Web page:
Shopping for Change: Transformational Objects

ImageOne of the first essays I ever published was a piece called "The Search for Sacred Accessories". The editors at Mode Magazine sadly did not get how clever the title was and they changed the name of the piece to "Practical Magic", which was a pretty lame title if you ask me. My essay was about an experience in which I found of pair of feathered gloves that I felt convinced would transform me into the person I had always wanted to be. I would, I believed,  with the purchase of these Holly-Go-Lightly gloves become my ideal self. Alas, I did not. What in fact happened is that I wore the gloves to a party and when I reached for an appetizer the ostrich feathers caught on fire and they went up in smoke as did my dreams of their being the vehicle to a more perfect manifestation of myself. Even though the feathered gloves did not allow me to live up to my full potential, I have continued to seek ordinary items that promised to transform me. There have been shoes, dresses, and handbags that all, in their pre-purchase state, promised a new and improved me. However once I purchased the said item, I found that I had a sort of anti-Midsas touch and turned the numinous object into an ordinary one that left me exactly as I was before and turned the object into something much more ordinary than I imagined it to be.

Christopher Bollas, the psychoanalyst and author, would describe what I was doing as an attempt to create a "transformational object". A "transformational object" gived us the potential for a "transformational experience". According to Bollas the mother creates for their babies a "transformational process".  Mothers change the internal and external environment to meet the infant’s needs, but babies do not know that a separate person is performing these functions and so they experience the transformation as a process and not coming from a person. Bollas explains: "We see how hope invested in various objects ( a new job, a move to another country, a vacation, a change of relationship) may both represent a request for a transformational experience and at the same time, continue the 'relationship' to an object that signifies the experience of transformation. We know that the advertising world makes its living on the trace of this object.: the advertised product usually promises to alter the subject's external environment and hence change internal mood. The search for such an experience may generate hope, even a sense of confidence and vision, but although it seems to be grounded in the future tense, in finding something in the future to transform the present."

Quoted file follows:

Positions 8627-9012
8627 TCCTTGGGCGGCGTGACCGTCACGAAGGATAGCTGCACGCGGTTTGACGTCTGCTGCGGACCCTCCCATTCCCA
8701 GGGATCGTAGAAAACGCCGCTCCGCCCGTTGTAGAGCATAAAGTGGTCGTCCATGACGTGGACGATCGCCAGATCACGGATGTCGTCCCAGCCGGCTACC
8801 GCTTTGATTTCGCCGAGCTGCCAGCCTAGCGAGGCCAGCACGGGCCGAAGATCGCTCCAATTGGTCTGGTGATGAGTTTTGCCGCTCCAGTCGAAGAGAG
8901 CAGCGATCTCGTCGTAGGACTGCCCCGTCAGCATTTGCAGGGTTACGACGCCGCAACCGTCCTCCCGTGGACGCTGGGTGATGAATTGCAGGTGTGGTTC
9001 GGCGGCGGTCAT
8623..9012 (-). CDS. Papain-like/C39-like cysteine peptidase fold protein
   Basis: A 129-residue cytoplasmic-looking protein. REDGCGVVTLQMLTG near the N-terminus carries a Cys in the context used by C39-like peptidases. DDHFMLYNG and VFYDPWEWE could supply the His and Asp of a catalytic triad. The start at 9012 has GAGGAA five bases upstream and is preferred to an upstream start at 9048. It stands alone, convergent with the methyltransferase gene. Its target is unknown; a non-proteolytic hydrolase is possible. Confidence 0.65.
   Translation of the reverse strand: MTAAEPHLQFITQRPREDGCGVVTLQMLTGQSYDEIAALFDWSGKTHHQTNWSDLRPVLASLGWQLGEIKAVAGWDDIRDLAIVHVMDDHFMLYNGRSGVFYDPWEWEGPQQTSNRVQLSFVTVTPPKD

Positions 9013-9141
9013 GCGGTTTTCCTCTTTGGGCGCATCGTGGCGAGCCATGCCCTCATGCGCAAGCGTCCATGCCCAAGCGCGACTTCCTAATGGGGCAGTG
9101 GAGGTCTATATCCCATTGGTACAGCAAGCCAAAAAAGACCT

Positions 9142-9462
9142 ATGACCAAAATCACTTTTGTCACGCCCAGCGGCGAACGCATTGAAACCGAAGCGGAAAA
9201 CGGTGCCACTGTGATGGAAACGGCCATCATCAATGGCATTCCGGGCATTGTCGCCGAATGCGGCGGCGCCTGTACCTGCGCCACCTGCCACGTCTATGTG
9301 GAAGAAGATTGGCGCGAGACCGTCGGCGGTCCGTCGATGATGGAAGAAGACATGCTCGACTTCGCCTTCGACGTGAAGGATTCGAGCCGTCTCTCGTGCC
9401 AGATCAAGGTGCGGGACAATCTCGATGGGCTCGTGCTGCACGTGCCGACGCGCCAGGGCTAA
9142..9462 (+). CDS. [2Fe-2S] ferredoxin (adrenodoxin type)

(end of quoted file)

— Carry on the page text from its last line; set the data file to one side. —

Very often, when we want something we are actually wanting the transformational experience. We want the shoes or the trip or the  house to give us a different experience of ourselves. Or at least that is something I experienced. I have imagined that when I had the new car, new furniture or that Ferragamo bag that I would be transformed in some permanent way. Only, it has been my experience that objects rarely, if ever, give us the imagined character qualities that we believed they would.

Here is the equation of the transformational object prior to the purchase :

Me+Desired Object=Me as more.

Here is the equation of me after the purchase:

Me+Possessed Object= Me as the same as before,  with some initial and temporary excitement and, perhaps, some grief and depression that said object did not make me more than I was before.

That said, there are some shoes in my closet that do have a "Ruby Slipper" quality, in that they remind me in someway of my essence. But, like Dorothy, I had the essence all along and the shoes just reminded me of who I am---they didn't turn me into something I wasn't.

Thanks to Bollas, and YEARS of therapy, I now deconstruct my desire. Each time a desire is born I ask myself, "What qualities do I believe that these Black Jimmy Choo Verdict Cutout Sandal's will give me?" If I am clear that I will be the same once I acquire them then I am feel free to go on longing them, which is not necessarily a good thing as they are ridiculously expensive and, perhaps more importantly, they don't have them in my size.

This is the Christopher Bollas article that inspired this post.